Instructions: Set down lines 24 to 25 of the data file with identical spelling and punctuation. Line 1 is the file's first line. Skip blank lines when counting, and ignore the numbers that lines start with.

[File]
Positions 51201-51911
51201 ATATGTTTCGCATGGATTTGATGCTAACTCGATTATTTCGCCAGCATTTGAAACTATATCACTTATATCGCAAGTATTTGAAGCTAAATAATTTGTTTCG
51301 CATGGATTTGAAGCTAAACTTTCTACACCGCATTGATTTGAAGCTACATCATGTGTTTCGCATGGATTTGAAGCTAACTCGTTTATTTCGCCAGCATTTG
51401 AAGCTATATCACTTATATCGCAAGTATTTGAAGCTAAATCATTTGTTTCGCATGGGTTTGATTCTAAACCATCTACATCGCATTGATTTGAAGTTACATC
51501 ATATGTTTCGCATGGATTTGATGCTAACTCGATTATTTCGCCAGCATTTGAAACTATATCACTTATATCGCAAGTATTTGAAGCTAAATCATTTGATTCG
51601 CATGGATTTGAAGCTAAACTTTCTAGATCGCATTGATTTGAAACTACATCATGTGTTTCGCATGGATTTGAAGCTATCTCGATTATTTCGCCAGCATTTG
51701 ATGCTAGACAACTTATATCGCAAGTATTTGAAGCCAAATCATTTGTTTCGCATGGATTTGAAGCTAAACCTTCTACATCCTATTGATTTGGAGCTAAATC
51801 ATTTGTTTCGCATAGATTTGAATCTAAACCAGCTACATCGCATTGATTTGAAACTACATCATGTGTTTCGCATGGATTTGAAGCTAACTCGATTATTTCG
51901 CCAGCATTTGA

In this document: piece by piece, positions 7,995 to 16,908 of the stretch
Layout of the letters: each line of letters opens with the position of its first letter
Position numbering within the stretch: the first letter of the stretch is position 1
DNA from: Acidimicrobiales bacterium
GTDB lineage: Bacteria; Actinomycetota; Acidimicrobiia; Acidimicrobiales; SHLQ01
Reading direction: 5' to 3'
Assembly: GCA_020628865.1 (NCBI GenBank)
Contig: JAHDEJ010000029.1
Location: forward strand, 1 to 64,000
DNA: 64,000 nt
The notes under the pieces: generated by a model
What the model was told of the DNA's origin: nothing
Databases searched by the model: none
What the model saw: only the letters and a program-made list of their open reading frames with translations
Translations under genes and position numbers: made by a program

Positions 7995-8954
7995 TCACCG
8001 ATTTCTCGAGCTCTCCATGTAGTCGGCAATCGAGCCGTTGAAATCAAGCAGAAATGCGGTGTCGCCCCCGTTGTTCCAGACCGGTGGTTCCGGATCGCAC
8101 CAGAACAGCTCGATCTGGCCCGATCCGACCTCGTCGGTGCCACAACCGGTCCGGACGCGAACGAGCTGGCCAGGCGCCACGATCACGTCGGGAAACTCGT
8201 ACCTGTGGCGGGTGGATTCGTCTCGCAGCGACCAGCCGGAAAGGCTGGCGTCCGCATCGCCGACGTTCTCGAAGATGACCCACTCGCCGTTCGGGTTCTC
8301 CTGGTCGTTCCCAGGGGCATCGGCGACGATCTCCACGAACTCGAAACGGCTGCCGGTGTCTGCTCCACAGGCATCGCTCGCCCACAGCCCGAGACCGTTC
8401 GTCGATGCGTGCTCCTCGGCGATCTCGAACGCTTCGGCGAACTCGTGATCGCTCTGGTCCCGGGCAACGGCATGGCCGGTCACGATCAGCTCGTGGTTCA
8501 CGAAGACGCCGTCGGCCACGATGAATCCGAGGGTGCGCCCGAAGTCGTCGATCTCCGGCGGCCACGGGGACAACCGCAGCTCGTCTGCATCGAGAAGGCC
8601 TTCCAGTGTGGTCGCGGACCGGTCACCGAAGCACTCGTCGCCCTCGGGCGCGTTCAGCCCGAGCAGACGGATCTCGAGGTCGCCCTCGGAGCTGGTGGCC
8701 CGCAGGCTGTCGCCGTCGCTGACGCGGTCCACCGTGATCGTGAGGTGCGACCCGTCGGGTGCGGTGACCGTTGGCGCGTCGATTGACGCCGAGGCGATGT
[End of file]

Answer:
Translations under genes and position numbers: made by a program

Positions 7995-8954